Water, Mud and Ruins: A Gothic Adventure

After the food, TV watching and general laziness of Christmas, it seemed like high time for a new adventure. So this weekend, I went for a long walk with two friends through Trawden and Wycoller in Lancashire. It was bitingly cold and, in places, it felt as though we might sink forever into the deep mud. There were moments when I wondered whether I was doomed to plunge head first into freezing water, just so nature could prove to me what a city boy I really am.

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But there were rewards for the discomfort. I love being near water and there are several fast flowing streams in the area. I particularly liked the dramatic waterfall that we found on a short detour. It was also a good spot to eat a muffin.

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The area has many bridges of all different designs. One of them looked as though Obelix from the Asterix series had dropped one of the menirs he always seemed carry across the water. There were simple stone ones and others with double arches. They all made good vantage points to watch the streams from.

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The walk brought us close to Pendle Hill, an area famous for its families of supposed witches who were executed during the reign of King James I. There is definitely something very gothic about the landscape. It was easy to imagine the Hound of the Baskervilles bounding across it, probably with Christopher Lee not far behind.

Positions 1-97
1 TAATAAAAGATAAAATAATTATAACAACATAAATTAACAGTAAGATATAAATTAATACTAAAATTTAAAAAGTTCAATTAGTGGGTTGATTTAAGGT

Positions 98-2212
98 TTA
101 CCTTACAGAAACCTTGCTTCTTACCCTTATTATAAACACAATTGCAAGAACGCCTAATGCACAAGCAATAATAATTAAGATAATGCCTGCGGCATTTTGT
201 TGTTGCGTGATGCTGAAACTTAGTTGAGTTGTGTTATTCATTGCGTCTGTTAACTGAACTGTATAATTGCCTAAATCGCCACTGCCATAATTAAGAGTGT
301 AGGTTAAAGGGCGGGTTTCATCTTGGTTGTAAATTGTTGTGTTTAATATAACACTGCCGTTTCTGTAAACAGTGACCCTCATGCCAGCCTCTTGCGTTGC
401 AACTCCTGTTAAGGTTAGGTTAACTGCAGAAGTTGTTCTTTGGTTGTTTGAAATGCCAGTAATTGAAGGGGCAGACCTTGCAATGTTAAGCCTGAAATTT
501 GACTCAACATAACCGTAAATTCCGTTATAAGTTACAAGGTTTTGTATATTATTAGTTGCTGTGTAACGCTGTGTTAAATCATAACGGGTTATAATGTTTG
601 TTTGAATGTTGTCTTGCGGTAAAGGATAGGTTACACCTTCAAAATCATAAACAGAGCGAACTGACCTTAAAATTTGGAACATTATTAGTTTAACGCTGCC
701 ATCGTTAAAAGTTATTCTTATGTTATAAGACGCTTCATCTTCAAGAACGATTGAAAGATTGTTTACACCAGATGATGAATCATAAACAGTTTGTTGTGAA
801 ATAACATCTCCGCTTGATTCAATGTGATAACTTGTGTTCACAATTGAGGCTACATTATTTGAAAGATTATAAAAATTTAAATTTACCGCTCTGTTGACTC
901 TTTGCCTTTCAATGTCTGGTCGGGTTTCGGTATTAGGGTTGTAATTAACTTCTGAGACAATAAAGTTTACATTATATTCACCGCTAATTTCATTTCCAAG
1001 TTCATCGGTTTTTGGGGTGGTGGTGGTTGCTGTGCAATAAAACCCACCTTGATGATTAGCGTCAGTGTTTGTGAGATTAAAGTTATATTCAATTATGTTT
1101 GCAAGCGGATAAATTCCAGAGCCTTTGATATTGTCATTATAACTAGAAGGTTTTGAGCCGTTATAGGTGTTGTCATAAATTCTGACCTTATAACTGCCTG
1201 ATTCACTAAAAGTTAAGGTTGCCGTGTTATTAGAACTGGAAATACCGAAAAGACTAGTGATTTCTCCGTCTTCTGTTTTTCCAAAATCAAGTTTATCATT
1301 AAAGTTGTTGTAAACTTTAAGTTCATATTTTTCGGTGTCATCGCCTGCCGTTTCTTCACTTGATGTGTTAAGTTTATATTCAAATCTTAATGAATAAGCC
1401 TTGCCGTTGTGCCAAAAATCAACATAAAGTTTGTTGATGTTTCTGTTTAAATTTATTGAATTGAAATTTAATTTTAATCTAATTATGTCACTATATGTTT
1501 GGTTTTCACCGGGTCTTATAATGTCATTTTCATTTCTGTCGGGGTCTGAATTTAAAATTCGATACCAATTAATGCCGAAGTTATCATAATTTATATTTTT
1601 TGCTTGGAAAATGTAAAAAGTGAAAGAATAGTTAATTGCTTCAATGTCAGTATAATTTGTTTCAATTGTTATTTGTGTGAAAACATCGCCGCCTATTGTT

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Adding to the gothic feel of the experience were the beautiful ruins of Wycoller Hall. This was a manor house built towards the end of the Sixteenth Century. Over time, it fell into disrepair. By the time of the Nineteenth Century, it was partially restored and notable enough a landmark to inspire Charlotte Bronte – who lived with her sisters in the nearby and now entertainingly touristy village of Howarth – as the model for Ferndean Manor in Jane Eyre. This was among the books I studied for English A Level and while it is not a particular favourite, it still has a certain association for me from that time of my life.

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The ruins, like the surrounding landscape, have a stark beauty that seems made for a ghost story (of which the Hall apparently has several). To me, they felt placed outside of time, as though they had always been there and always would. Of all the things we saw, they were easily my favourite. Despite the cold and the approaching evening, they fired up my imagination.

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Maybe any long walk teaches you things about yourself. I was aware that in the places where there was little or no signs of humanity, I felt vulnerable and  somewhat alien. In the ruins or standing on the bridges, where nature and the man-made met, I felt at home. I never want to totally leave the city behind.

A few hours later, I was back home, ready for a hot bath and a hot chocolate. And thinking about my next adventure.

Damian

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